BY LEANN DILBECK –
New Mena Water Utilities Manager Charles Pitman said the Mena Water Commission has awarded bids on a project that has been stalled out since 2011 and said they are all grateful to be moving forward to the installation of new water meters.
Pitman explained that the process was necessary due to higher than acceptable water losses, averaging approximately 22% when it should be between 15 to 20%. Pitman said that most of the meters are old and inefficient with a majority in the system being at least 20 years old unless it is in newer construction.
Pitman said the Utility consolidated debt in May of this year by rolling six separate bond issuances into one and issued another for the total necessary to complete the project totaling $4.5 million. Instead of the Utility managing eight separate payments per month, there would only be two and would save approximately $6,000 per month in payments. All are 20-year terms.
The project was put out to bid and the Commission approved purchasing the Mueller System from Ferguson Water Works. The Mueller System uses the latest technology that, once installed, will allow a fixed base at the main office to read water usage. It will even allow a customer portal where customers may have the option of monitoring water usage.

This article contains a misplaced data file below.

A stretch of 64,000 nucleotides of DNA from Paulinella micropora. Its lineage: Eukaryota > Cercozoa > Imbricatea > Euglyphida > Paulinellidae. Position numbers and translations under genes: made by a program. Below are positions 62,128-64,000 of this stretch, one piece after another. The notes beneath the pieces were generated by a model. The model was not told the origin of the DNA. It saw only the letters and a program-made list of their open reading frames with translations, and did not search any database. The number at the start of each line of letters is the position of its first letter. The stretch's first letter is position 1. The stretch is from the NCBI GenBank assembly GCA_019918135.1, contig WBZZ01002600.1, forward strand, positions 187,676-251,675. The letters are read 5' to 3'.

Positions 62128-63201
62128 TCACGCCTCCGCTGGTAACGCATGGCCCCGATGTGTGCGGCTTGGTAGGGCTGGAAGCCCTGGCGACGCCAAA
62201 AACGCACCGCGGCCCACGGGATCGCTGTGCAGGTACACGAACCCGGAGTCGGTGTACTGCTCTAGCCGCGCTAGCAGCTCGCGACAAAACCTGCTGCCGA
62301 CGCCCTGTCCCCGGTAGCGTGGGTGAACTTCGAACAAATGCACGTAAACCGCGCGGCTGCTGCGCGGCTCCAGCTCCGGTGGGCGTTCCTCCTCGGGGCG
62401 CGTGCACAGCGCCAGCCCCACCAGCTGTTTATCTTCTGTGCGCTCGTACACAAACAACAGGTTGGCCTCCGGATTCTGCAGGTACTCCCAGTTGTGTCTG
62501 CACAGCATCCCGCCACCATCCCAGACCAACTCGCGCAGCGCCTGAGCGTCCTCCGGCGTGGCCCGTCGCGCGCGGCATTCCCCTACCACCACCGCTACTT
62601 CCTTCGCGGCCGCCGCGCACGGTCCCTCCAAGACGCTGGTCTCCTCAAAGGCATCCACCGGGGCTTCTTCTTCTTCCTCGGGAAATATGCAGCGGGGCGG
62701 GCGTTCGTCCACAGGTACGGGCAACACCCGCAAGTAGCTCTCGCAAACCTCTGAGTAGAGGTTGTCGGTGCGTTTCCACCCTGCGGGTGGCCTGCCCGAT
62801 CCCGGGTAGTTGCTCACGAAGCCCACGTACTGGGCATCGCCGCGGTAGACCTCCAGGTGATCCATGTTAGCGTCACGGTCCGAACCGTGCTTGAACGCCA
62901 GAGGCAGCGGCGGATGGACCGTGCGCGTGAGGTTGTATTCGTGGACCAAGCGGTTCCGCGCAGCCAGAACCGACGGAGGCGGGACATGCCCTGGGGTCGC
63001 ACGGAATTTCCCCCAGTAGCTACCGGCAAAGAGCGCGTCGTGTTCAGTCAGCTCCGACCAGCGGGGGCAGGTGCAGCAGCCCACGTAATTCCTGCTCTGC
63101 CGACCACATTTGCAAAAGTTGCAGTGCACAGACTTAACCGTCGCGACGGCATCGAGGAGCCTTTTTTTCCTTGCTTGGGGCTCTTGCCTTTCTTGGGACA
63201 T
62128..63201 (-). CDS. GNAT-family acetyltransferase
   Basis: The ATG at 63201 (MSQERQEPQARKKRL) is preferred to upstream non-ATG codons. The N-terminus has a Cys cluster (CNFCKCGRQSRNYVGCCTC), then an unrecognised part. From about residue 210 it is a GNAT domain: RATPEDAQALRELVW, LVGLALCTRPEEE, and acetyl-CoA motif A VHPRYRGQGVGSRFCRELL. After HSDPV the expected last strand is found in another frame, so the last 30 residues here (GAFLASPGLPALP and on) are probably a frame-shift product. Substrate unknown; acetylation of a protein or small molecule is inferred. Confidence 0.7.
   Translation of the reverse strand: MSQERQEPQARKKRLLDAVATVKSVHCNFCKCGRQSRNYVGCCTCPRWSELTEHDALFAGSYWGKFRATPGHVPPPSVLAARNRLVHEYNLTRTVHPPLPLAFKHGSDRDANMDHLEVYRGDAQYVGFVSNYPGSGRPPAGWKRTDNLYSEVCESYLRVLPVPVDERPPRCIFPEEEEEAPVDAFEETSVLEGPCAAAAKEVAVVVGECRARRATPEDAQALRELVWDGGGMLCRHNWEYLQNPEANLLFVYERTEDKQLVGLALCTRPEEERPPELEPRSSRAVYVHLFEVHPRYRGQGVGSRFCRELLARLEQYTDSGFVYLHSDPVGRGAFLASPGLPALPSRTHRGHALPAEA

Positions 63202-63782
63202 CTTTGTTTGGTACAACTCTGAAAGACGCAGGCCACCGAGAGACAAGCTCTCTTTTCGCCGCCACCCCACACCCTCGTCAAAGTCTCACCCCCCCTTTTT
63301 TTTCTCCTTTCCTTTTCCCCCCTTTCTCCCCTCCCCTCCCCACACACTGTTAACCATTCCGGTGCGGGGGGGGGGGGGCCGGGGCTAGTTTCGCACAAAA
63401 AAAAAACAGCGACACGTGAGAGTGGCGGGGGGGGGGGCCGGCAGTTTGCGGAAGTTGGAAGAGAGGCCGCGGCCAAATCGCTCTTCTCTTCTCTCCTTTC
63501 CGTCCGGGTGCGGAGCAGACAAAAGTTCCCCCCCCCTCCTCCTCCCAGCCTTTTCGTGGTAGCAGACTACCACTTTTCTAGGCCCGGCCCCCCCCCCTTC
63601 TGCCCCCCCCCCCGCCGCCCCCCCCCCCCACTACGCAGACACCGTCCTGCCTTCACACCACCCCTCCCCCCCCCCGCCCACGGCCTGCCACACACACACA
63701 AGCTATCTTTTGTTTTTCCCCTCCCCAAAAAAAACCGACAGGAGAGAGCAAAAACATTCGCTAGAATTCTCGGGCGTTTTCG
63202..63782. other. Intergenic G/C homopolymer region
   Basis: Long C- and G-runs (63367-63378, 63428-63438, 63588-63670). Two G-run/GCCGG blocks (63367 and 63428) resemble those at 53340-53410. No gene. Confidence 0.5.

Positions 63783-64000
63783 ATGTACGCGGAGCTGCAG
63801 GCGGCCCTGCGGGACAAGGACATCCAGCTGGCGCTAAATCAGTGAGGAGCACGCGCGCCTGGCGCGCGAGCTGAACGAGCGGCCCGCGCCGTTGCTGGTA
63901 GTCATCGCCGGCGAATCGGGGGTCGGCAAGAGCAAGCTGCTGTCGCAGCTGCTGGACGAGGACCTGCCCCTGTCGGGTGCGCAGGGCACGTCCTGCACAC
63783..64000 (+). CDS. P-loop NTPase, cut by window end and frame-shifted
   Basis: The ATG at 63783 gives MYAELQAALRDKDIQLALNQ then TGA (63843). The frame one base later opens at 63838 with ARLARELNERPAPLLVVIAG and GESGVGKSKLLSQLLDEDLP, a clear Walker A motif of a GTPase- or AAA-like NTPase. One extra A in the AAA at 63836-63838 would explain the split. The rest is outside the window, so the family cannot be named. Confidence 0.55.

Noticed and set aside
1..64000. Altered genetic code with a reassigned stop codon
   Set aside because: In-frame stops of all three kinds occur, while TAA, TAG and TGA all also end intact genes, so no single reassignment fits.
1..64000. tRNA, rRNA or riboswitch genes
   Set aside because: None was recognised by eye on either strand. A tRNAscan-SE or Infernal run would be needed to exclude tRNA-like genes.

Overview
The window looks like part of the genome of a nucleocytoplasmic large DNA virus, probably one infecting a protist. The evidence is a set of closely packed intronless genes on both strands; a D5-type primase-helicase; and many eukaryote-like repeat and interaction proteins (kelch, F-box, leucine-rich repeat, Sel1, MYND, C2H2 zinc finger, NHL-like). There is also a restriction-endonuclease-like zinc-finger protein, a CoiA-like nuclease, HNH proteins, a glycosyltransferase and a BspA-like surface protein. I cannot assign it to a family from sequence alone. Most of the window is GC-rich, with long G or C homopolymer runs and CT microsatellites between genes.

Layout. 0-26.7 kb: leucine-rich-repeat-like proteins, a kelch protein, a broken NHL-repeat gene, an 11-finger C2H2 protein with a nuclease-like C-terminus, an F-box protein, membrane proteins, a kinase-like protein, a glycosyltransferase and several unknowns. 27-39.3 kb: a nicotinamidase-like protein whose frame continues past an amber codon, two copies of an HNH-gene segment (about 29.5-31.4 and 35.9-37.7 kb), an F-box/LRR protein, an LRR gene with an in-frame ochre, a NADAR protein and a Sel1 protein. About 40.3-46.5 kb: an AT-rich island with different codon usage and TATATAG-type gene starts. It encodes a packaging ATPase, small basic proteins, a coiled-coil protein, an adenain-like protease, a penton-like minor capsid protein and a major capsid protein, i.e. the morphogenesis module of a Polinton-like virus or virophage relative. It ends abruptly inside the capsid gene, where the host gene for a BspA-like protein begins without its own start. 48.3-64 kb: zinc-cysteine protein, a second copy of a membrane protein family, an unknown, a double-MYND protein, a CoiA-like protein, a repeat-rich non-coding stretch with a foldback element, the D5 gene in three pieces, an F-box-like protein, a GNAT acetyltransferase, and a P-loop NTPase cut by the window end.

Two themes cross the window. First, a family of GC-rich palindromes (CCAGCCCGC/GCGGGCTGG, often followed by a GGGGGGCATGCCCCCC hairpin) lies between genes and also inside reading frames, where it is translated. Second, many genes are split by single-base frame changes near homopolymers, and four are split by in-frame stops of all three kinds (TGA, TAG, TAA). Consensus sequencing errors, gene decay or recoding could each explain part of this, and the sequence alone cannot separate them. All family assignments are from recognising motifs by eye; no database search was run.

Pitman explained that the new system will be of great benefit to both the Utility and the customer. “For example, leaks can be identified so much sooner.”
He added that the technology is proven and it hasn’t been until now that the price has become affordable for the local Utility. The technology uses low frequency radio waves to transmit the information and therefore, the Utility is required to make formal application to obtain FCC licensing. “At best, that process can take 90 days and we can’t install one single component of the system until that licensing is secured.”
For efficiency purposes, the Utility put out to bid for professional installation of the system and it was awarded to Vanguard Utility Service at a cost of approximately $165,000. Pitman said the closest bid to theirs was $230,000. “Vanguard has impeccable credentials and are extremely efficient in the installation.”
This new technology usually does indicate an increase in usage, on average a 10% increase, “But the actual cost increase averages $2.50 per customer so people shouldn’t become overly concerned.”
With the current timetable in play with the FCC licensing, Pitman said they anticipate installation to begin in November and Vanguard is contracted to complete the process in 120-days. There are currently 3,700 active meters in the system. “We don’t want a rush job. This gives adequate time and will eliminate errors being made in the process.”
Pitman said notifications will be sent out to all water customers before the installation process begins. “These guys are professionals so you are only looking at a 30-minute to an hour per meter installed.”
Proud to finally see the project moving forward, Pitman said both he and the Commission have no reservations about the installation or the new technology.